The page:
All too often, product discovery articles read like high-level strategy think-pieces. I wanted to do something much more practical that anyone can take away and apply to their own role in their own organization.
So I’ve written a series of blogs that I hope can provide you with a concrete and insightful guideline to take away and start implementing. It finishes with an 8-week guide to making lean product discovery happen in your organization.
Navigate the topics within the guide:
- Aligning your teams
- Establishing an infrastructure
- Structuring a knowledge base
- Standardizing feedback across channels
- Running an 8-week product discovery initiative
But first, here’s my pitch about why I think you should care about product discovery and an introduction to help you do it cheaply and effectively.
Fix your headaches, drive alignment and build great things
Hands up if you’ve experienced any of these.
Lack of confidence about the impact of an upcoming feature. Arguments about customer needs. Misalignment between the company strategy and product roadmap.
It’s likely that at least one of these headaches resonate with you if you’re working in an early to mid-stage high-growth company.
On the outside, it can easily seem like everything’s working together seamlessly. For those that have been behind the scenes though, you know the headaches that come with this growth all too well.
A product discovery framework can ease growing pains
A framework can help everyone at your org feel comfortable and confident in the direction of the product. It doesn’t have to be expensive or complicated, but there are still many misconceptions about what’s actually involved.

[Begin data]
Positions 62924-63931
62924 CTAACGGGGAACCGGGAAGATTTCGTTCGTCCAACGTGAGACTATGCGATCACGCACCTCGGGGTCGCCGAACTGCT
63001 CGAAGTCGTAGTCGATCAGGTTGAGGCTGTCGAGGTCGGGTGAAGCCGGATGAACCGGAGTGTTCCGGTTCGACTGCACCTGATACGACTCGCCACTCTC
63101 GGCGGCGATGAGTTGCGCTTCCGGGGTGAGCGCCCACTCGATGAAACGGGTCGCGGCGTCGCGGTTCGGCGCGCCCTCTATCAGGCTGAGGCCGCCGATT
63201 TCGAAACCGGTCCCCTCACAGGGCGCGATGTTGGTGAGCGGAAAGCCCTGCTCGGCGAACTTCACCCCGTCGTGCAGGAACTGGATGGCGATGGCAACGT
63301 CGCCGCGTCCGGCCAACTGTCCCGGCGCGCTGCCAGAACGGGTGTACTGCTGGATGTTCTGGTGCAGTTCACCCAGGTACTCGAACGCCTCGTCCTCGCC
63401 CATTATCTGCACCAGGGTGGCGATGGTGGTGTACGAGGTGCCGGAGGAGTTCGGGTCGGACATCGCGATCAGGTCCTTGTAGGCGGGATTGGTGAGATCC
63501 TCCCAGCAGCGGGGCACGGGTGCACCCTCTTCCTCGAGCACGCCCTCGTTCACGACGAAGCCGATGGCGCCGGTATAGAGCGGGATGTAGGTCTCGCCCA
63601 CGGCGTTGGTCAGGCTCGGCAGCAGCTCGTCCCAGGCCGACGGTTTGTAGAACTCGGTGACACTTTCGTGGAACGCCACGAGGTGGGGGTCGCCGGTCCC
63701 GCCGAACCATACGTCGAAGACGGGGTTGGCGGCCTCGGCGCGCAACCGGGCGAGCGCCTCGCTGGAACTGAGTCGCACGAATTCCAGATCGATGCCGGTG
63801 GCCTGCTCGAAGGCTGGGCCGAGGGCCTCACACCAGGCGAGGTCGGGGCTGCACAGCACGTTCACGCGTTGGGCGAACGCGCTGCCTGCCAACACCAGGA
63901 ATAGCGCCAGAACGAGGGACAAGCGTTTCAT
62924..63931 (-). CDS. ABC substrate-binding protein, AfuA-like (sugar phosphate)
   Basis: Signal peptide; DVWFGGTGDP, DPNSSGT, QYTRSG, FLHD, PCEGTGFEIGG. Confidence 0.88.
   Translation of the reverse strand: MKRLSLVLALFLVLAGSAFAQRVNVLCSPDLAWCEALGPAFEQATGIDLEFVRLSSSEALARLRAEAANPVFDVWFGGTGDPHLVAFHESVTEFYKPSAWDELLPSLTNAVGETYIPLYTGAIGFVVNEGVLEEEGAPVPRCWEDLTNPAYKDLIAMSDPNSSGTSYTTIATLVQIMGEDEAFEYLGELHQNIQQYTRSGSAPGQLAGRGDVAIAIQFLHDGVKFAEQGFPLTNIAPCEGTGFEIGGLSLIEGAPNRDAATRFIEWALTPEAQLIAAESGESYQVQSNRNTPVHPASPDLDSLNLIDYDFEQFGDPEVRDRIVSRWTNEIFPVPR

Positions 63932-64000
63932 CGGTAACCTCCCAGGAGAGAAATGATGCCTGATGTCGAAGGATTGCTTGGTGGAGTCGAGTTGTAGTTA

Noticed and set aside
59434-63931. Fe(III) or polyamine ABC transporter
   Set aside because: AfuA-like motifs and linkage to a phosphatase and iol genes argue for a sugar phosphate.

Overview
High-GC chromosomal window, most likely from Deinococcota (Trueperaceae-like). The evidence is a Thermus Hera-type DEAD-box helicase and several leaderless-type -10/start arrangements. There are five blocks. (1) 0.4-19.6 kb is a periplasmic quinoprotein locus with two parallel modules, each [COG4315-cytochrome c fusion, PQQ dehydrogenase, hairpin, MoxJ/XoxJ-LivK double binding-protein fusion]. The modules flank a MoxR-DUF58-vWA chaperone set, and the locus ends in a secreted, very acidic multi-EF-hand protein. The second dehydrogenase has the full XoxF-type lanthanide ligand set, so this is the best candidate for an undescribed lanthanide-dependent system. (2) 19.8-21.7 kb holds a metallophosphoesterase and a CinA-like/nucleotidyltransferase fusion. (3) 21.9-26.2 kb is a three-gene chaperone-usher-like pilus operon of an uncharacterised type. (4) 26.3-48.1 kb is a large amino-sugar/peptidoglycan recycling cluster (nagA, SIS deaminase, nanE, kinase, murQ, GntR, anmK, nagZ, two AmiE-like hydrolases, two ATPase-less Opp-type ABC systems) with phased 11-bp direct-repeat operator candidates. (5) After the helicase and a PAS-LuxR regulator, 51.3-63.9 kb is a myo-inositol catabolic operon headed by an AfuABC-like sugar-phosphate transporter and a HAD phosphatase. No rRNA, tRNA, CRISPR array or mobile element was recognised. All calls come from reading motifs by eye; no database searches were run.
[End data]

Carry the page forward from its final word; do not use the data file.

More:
Conducting discovery isn’t just about chatting over a flat white with a customer for 45 minutes, having a think about it on the train ride home, and coming up with ideas in an ivory tower. No sir.
In reality, there’s a bunch of work that goes on before being able to surface that next big insight. Hint: admin is a big part of it – but it’s not insurmountable. The more effort that goes into setting up a framework early on will lead to more time for your team to sip those flat whites with customers later on!
Sharing what I’ve learned from experience
I didn’t figure out how to do this stuff overnight – it comes from trial and error throughout my career and the support of some incredible colleagues. The result is a ground-up process that I truly believe you can adapt and implement in your own org.
But the great thing is, making use of only what time and tools you have doesn’t mean the framework isn’t robust or scalable.
So, if you’re on board, here’s where I’d start – if you can’t bring different teams and colleagues along with you, it’ll be super difficult to make this thing work. This is especially important with colleagues who may not have been directly involved with these types of initiatives before, and might not be able to see the benefits right away.
So, let’s jump into the benefits of a product discovery framework and figure out how to get them all on board.
Questions? Feedback? Get in touch.